I-GIFTS – Philanthropy's next wave: virtual charity drives
- Jamin Warren
- The Wall Street Jounal.
- October 7, 2006
At a recent walk-a-thon for the American Cancer Society, more than 1,000 people traveled a total of about four million miles, raising more than $40,000. All were seated at their computers at the time.
The event took place in an online community called Second Life, and participants had their "avatars"—virtual depictions of themselves on the site—do the walking for them.
It's part of a rising trend in philanthropy: virtual fund raising. This summer, Sony Online Entertainment created a challenge for its online fantasy game EverQuest II, where every time a player won a fight against a virtual depiction of Red Sox pitcher Curt Schilling, the company donated $5 to a fund for Lou Gehrig's disease. Second Life has hosted a virtual boat race to benefit Hurricane Katrina victims.
Nonprofits are the latest groups to try to tap the hundreds of thousands of people who now take part in massively multiplayer online role-playing games, where players on the Web interact with each other in fantasy settings. People can buy products in these games with in-game currency that they purchase with real money, and companies have begun selling items such as virtual clothes. Some charities are asking players to donate money in the games. For the American Cancer Society fundraiser, players donated the game currency called "Linden dollars" ($1 buys about 280 Linden dollars) to the cause.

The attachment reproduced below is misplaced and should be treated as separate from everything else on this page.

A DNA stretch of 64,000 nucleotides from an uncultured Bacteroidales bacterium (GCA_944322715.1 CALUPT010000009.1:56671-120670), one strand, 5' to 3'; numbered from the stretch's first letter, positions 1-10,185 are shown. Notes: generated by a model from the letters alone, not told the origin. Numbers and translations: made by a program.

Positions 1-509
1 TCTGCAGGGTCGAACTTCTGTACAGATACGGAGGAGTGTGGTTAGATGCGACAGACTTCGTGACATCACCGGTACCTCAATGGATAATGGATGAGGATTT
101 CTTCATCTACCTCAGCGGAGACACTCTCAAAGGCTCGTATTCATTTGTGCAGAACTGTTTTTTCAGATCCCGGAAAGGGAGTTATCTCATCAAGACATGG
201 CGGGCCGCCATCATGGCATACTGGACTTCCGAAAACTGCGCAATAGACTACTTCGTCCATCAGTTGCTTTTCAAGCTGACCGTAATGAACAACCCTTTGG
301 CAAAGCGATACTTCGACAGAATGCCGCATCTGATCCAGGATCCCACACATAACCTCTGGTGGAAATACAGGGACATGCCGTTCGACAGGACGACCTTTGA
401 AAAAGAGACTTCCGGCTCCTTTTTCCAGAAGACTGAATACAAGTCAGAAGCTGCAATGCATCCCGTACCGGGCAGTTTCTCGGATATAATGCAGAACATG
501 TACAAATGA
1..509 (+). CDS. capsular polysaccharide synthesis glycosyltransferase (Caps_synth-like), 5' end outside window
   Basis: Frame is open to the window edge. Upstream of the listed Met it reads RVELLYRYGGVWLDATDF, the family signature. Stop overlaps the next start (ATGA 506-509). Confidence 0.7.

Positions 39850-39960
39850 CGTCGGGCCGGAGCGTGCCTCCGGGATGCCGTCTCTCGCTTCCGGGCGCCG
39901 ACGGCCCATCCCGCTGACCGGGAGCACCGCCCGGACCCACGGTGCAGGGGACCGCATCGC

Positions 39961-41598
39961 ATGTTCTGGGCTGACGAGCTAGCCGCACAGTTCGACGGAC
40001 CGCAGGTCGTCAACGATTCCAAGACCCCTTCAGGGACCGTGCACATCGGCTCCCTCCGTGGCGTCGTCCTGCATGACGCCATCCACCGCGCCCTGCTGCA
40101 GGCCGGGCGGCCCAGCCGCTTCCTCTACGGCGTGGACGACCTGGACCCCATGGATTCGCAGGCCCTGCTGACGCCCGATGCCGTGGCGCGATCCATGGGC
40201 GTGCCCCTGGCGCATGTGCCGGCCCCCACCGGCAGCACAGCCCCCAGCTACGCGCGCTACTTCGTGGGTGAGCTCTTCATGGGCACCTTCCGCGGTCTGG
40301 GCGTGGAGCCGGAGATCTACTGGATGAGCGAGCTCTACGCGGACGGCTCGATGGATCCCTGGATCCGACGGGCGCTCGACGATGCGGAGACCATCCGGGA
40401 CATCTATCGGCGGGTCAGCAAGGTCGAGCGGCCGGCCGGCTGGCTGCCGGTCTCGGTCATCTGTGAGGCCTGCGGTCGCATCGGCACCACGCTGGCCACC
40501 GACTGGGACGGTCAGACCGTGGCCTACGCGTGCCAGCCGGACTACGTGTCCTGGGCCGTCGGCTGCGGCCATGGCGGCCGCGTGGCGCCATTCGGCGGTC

Next weekend, the United Nations Millennium Campaign will hold an event that asks people around the world to simultaneously stand up in a demonstration against poverty. Second Life users can have their avatars pick up free wristbands at virtual kiosks on the site, and then adopt a special "stand up" pose.
HOW TO FIND IT: For Second Life, go to secondlife.com; EverQuest II is at everquest2.station.sony.com.